WARSAW — Lakeland Regional Sewer District Board of Trustees’ monthly meeting on Nov. 13 ended with the announcement of the resignation of Greg Mitchell, effective Dec. 1, 2019.
Mitchell joined the board in 2013, during what Jim Haney, board president, characterized as “difficult times,” when the district was still in the planning stages. Haney thanked Mitchell for being “very instrumental in getting us through those times.”
“It’s been a good run,” said Mitchell, who in recent months has helped oversee the creation of the new LRSD website, expected to be completed within the next three weeks.
Following the treasurer’s report, the board approved the “clean up” of former LRSD customers’ accounts with credit balances. A total of $1,910.10 was refunded to 41 customers; 36 of the accounts had accumulated while Jones, Petrie and Rafinski was in charge of billing services. Many of those balances were the result of JPR billing customers for a full month regardless of when the account was closed, according to Greg Gear, LRSD manager. “I am confident Astbury will be on top of it,” Haney stated. Astbury Water Technologies assumed billing responsibilities in July 2019.
On the “flip side,” continued Haney, there are 28 former customers who still owe the district a total of $3,623.35. Andy Boxberger, LRSD attorney, recommended sending a form letter to those former customers before the district decides whether or not to pursue the matter in small claims court.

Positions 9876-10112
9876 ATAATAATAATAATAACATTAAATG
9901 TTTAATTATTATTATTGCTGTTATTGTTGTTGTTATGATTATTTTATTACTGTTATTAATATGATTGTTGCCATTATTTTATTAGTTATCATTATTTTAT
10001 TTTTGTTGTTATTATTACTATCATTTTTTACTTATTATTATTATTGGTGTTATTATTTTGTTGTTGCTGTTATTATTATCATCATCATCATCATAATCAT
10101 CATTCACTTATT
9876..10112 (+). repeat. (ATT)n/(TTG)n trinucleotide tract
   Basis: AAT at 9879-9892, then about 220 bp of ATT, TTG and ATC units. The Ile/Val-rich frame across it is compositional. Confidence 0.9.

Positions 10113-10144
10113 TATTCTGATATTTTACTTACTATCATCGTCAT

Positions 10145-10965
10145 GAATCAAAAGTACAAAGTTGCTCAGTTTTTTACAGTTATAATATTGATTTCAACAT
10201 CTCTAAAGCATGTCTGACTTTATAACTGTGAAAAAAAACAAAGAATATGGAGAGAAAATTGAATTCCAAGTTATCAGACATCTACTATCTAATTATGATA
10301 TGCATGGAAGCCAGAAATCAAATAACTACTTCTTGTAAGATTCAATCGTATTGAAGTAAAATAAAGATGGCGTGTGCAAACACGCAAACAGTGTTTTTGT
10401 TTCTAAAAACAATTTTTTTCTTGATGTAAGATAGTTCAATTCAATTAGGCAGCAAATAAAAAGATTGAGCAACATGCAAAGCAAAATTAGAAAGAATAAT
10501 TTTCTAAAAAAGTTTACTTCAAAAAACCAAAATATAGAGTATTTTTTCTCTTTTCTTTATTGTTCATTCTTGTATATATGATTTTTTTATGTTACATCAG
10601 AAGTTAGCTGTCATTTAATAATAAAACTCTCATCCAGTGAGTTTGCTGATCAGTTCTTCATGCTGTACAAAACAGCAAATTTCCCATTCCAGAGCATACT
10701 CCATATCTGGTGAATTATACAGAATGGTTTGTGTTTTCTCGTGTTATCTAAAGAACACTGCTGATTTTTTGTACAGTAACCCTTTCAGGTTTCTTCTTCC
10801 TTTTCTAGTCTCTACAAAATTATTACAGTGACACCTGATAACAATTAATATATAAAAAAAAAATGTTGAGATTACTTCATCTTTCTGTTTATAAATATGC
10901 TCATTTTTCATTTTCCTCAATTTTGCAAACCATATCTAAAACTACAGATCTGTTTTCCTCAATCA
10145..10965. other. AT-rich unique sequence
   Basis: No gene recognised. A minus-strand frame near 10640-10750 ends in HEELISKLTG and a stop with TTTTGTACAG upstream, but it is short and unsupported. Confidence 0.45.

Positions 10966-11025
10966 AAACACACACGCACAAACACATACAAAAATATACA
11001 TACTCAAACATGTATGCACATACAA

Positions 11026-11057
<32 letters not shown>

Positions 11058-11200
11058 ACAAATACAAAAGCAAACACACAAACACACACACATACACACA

During Astbury’s monthly update, Matt Rippey, sewer plant manager, assured the board a lift station failure resulting in a sewer overflow in August has been definitively connected to a faulty controller. The new controller is “acting correctly,” he said, with no erratic readings. An ultrasonic sensor was previously thought to be the culprit.
Meanwhile, Astbury is still dealing with malfunctioning control panels in type two grinders, believed to be the result of water leaking through a light gasket. Six more of the panels, which are still under warranty, were sent to the manufacturer for repairs. Roughly 425 grinder units in LRSD are type 2.
Bill Doyle of DLZ Engineering updated the board on his second round of decibel readings, made in response to noise complaints from a residence near the LRSD sewer plant on CR 100N. Just as in September, Doyle was unable to detect a difference in the noise levels from the plant, whether the blower — the only piece of plant equipment capable of creating such a sound — was on or off. He measured 65 decibels in both cases. “We’ve done the due diligence and don’t see a difference,” said Parke Smith, trustee. Therefore, the board agreed there was no significant improvement it could make. An email will be sent to the complainant explaining the findings.
The board also voted to adjust its engineering services agreement with DLZ, raising the ceiling from $10,000 to an amount not to exceed $15,000.
According to Gear, only 12 LRSD properties remain unconnected.
The board voted to hold its monthly public meetings at 6 p.m. the third Wednesday of each month in 2020.